CTSF-based program specialist helps Fort Hood shooting victim roll to recovery
November 5, 2010
- US Army Staff Sgt. Patrick Zeigler trains regularly on a specially designed bicycle provided by the R2R organization.
- Shot four times, Zeigler was the most severely wounded of those injured in the Nov. 5, 2009 shooting incident at Fort Hood, Tx.
FORT HOOD, Texas -- Bill Crain, a program specialist with AAI Corporation, remembers the events of Nov. 5, 2009 pretty much like the rest of his co-workers on the campus of the Whitfill Central Technical Facility, or CTSF, - the sirens, the confusion, the shock at the news at what happened only a mile away, and the long wait for the all-clear signal.
Staff Sgt. Patrick Zeigler, 29, remembers an entirely different scenario. His memories are fraught with images of Fort Hood's Soldier Readiness Processing Center, a man rising and saying "Allahu Akbar", gunfire, blinding flashes of pain, and blood - his own, and lots of it. Ironically, the two men never would have met, had it not been for Zeigler's wounds and Crain's love of bicycling.
For the past month, Crain, who will soon mark his fifth year at the CTSF, has been directly involved in an effort to pair Zeigler, who is still recovering from wounds that probably would have killed him, with a specially-designed bike - an effort that has come to be known as Project Z. Crain took up cycling about a year prior to his arrival at the CTSF as a way of working off the weight he started to gain when he quit smoking.
What was then a simple mode of exercise, has become a lifestyle for the retired Command Sergeant Major. So far this calendar year, Crain has amassed more than 4,500 miles on his lightweight two-wheeler. Some 350 of those miles were racked up when he participated in the week-long Ride 2 Recovery in which able-bodied cyclists participated with recovering wounded warriors in a fund-raising road trip between San Antonio and Arlington in Texas.
Crain got to know John Worden, the man behind the R2R, and Worden got to know that Crain could be considered a reliable contact at Fort Hood.
"The first I knew about Patrick Zeigler," Crain recalled, "was when John Worden sent a message to me, (Lt. Col.) Pat Curran, and (Lt. Col.) Patty Collins that Patrick was here and R2R was building a special bike for him. He wanted us to help get Patrick going on the bike."
Crain said that because Curran and Collins are both active-duty battalion commanders, and because he had a little more time than they do, he took on many of the Project Z duties.
"John (Worden) first asked us to get Patrick fitted for bike shoes," Crain said, "So I set up a date, went over and met him, and took him to (a local bicycle shop) to get fitted."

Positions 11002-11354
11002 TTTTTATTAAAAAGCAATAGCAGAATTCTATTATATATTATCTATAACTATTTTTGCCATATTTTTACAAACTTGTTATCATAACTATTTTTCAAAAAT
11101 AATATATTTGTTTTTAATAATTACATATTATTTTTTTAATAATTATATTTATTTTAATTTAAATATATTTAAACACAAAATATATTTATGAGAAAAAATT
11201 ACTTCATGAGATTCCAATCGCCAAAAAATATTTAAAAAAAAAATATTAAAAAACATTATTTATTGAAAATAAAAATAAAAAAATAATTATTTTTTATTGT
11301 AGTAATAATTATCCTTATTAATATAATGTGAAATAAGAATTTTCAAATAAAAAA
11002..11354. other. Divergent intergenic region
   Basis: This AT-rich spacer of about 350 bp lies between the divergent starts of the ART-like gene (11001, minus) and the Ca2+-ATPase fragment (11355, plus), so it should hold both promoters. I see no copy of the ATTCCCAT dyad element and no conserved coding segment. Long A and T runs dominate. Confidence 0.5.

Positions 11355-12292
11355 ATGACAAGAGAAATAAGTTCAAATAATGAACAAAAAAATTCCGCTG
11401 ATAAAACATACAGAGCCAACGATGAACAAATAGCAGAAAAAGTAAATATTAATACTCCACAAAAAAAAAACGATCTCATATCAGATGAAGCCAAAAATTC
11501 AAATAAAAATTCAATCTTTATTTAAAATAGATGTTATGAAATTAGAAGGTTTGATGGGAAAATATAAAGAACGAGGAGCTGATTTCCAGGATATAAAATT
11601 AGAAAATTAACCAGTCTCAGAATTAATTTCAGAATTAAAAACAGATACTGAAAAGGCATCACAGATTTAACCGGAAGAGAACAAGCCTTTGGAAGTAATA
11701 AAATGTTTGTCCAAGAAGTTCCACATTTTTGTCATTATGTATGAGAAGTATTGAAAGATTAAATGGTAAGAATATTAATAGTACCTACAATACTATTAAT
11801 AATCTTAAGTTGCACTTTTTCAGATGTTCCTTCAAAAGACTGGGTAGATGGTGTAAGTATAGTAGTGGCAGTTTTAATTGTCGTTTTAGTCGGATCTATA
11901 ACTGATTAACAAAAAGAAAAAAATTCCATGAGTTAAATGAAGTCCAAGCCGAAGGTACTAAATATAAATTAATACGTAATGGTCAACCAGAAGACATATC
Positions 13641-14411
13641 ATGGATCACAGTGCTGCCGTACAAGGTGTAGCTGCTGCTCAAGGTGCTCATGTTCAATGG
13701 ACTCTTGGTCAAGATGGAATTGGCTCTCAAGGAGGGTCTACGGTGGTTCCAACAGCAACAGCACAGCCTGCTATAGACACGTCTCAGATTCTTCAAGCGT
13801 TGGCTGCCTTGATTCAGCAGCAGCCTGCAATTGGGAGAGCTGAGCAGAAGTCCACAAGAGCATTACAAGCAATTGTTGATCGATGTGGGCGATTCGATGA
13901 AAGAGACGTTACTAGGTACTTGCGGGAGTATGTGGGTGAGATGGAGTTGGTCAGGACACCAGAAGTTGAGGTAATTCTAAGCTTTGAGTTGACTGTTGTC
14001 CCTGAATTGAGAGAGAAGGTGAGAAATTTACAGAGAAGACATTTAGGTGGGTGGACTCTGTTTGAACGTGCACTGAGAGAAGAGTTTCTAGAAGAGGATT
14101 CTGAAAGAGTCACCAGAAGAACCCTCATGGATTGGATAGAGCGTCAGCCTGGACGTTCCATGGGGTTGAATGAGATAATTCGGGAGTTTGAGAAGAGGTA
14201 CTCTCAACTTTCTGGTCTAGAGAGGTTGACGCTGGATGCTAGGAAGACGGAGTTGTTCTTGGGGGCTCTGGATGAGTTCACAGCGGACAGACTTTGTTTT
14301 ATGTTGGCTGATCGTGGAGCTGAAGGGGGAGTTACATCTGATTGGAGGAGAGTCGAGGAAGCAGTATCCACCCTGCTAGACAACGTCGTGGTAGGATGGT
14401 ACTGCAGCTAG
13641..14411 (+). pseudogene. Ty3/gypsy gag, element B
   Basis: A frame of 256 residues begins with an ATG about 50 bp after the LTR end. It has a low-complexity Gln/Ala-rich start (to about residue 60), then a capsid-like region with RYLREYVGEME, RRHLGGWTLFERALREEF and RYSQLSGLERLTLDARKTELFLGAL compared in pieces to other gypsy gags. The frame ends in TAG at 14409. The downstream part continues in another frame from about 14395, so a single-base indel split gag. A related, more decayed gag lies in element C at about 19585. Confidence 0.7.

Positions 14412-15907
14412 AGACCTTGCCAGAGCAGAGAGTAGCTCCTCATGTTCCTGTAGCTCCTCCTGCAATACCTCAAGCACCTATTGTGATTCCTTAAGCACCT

The Soldier Crain met had been through several near-death experiences since November, 2009. One of the first to be wounded in what has come to be called the Fort Hood Massacre, Zeigler sustained a massive head wound in addition to wounds in his left shoulder, arm, and leg.
He still carries bullet fragments in his head.
In the months before he met Crain, doctors had removed nearly 20 percent of the right side of his brain, and had attempted on several occasions to repair his shattered skull with artificial plates. He has undergone - and continues to undergo - extensive rehabilitation, but has lost the use of his left arm, and is slowly regaining the use of his left leg.
A key element of Project Z, Patrick's bike, was constructed and paid for by the R2R people, taking into consideration Zeigler's injuries.
"I went over to Patrick's house when the bike was delivered, and stood around while (technicians) set the controls up. They taught me how to maintain that specific bike," Crain said.
Zeigler's bike - really a trike - is a three-wheeled, recumbent machine. It is designed so Zeigler can steer it and shift it's high-tech, electronic gearing, with one hand. A long handle extends rearward so accompanying cyclists can assist Zeigler to climb hills.
"I coordinated a ride schedule around my work schedule and Patrick's rehab schedule," Crain said. Crain begins a typical ride with Zeigler at the home where Zeigler lives with his fiancAfAe and caregiver Jessica Hansen in Wainwright Village on Fort Hood. Crain assists Zeigler in donning a custom shoulder brace that goes under his cycling jersey.
Zeigler also wears knee and ankle braces to help him cope with the stresses of cycling. Once on the Project Z bike, Zeigler's left hand is encased in a special glove that is velcroed and then strapped to the left grip on the bike's handlebars. While Zeigler is clipping his right foot into the bike's right pedal, Crain helps him clip in his weakened left foot.
And then they're off.
"The idea was to build up Patrick so he could ride the 14 miles required to ride the Run to Remember," Crain said.
The event, a half marathon, 13 A,A1/2 miles, was conceived as a memorial to the 13 who died during the Fort Hood Massacre. Zeigler's first effort on the Project Z bike took him only seven miles, Crain said.
"But he has the right attitude. Sometimes I have to coach him to push a little harder, but he always wants to go further," Crain said.
Zeigler hit the 14-mile mark well before the Nov. 6 event. Zeigler's, next goal, according to Crain, is to ride a 23-mile favorite local club ride known as the River Road route.
"His ultimate goal though, is to ride in the R2R Texas Challenge in April. That's 355 miles from San Antonio to Arlington. And Crain says he's certain that is one goal Zeigler is sure to reach.